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Feeding Our Future

Janis Bianco of Accord, N. Y. spends a lot of time working behind stock piles of canned goods, oatmeal packets, and boxed macaroni and cheese. The items have helped her craft her life’s newest mission—providing food for students in her school district who don’t have enough to eat for the weekend.

After more than three decades with Roundout Valley Central School District, Bianco knew that in some of the classrooms where teachers encouraged students to get hungry for knowledge, some kids were literally going hungry.

“I saw this first hand,” Bianco says. Students would come to the office seeing if I had snacks that they could eat during or after school.  One of my desk drawers was always filled with crackers, juice boxes, etc. to give to anyone who felt hungry.”

When her area’s local food pantry met to discuss ways a weekend backpack program could address these food issues, Bianco immediately saw potential.

“I was called to the meeting to pick my brain about needy children since I worked with principals in the main office and the school nurse,” Bianco recalls. “When I realized how this program would help our students I jumped right in…I now had time to give to the community since retiring and felt this was a good way to help out. ”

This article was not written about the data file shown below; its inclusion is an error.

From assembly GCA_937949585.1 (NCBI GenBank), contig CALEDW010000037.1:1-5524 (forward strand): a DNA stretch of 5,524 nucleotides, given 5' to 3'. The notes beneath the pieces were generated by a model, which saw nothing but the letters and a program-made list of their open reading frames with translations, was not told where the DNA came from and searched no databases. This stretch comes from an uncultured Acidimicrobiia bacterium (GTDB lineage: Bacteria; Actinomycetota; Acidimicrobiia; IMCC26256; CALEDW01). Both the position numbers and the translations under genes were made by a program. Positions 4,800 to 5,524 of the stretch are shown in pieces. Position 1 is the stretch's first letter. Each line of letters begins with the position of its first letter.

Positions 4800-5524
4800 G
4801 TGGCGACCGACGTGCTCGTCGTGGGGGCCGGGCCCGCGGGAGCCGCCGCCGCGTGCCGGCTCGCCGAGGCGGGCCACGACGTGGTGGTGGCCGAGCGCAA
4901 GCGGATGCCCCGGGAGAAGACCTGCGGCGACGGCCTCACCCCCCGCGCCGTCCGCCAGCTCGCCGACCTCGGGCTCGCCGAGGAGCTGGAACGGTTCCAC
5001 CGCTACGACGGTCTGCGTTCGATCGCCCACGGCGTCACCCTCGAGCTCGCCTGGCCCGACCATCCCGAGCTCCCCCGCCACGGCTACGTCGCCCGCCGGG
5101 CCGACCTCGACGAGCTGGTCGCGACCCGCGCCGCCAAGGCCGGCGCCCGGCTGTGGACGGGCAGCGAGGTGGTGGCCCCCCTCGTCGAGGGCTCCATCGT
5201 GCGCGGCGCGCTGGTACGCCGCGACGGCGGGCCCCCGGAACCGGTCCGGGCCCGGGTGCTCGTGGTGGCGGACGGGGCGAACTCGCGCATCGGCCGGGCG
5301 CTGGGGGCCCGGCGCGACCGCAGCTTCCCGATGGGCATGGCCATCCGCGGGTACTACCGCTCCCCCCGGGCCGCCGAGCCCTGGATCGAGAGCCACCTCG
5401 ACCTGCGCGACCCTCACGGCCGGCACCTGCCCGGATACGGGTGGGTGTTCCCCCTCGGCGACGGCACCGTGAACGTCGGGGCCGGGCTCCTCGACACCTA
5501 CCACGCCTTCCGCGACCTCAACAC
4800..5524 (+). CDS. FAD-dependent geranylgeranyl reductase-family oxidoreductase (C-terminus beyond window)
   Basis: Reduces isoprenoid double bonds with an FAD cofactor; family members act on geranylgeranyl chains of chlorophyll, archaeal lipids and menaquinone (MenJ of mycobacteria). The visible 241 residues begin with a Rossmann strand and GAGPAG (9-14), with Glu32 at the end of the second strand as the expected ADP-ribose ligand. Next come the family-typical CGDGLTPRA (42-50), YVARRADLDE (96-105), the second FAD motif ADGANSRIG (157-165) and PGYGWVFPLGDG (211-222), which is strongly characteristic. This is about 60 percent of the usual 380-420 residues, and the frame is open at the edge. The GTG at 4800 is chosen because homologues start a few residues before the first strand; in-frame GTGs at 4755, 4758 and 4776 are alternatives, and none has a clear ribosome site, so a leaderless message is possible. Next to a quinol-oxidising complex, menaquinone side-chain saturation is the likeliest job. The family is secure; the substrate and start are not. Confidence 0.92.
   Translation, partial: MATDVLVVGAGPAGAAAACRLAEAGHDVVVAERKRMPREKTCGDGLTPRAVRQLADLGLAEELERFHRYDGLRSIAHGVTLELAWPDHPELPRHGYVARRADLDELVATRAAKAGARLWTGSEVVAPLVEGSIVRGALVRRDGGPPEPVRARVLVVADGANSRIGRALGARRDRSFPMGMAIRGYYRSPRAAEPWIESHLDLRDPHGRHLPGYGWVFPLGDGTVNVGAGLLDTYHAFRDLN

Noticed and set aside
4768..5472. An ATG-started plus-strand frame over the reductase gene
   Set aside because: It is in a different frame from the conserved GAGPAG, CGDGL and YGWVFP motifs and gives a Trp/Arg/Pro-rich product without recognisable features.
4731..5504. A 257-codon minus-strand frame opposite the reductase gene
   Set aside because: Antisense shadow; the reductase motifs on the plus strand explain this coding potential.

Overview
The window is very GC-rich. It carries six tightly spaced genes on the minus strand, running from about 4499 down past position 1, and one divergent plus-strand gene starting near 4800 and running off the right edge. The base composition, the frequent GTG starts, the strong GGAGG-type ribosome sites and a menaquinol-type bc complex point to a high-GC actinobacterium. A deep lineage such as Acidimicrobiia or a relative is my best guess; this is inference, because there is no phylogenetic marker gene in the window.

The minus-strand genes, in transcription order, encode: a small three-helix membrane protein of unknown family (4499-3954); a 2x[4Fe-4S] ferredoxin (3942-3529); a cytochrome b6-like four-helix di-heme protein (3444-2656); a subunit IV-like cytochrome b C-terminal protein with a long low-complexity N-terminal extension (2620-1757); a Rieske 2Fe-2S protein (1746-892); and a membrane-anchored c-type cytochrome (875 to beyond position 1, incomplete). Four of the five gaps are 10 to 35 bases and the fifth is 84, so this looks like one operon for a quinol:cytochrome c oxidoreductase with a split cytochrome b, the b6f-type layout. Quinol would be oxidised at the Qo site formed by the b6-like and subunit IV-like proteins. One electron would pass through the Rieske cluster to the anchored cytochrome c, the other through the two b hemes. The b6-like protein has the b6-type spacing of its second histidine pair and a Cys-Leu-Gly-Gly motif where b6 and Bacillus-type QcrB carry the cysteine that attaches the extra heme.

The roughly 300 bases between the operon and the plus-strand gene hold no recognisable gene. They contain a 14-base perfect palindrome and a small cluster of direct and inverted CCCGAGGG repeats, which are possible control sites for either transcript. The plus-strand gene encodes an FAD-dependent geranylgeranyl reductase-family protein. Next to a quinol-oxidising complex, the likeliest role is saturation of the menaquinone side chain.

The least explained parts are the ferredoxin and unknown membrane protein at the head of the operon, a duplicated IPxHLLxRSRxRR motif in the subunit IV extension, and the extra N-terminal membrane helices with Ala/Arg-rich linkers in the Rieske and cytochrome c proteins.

The Program started with 30 students. Since then, the enrollment has doubled. Each Friday students are sent home with backpacks full of enough food for two breakfasts and three entrees, along with bread, two juice boxes, two snacks, fresh fruits, and fresh veggies. Twice a month, they also receive a card that is good for a gallon of milk.

“We felt if they had full bellies they would do better in school and possibly feel better about themselves,” explains Bianco.

 To date the program has filled more than 4,000 backpacks—more than 1,000 this school year alone. Demand for the weekend backpacks is on the rise, and the financial toll of maintaining a program that relies solely on community support is starting to show.

The average cost of a backpack is $6.50 per week. Roughly, that translates into $195 per student per school year. The program is funded by the Food Bank startup grant (which expires at the end of this school year), and receives the rest of its funding through community donations.

It’s been hard to find a reliable stream of funding, but Bianco is confident that the program has the potential to grow.

“Families are doing the best they can with the hard times they are experiencing, and we are just putting out a little extra helping hand and love to help them out,” says Bianco. “We do not want to ever drop this program so we are hoping that our community will continue to help feed these children.” 

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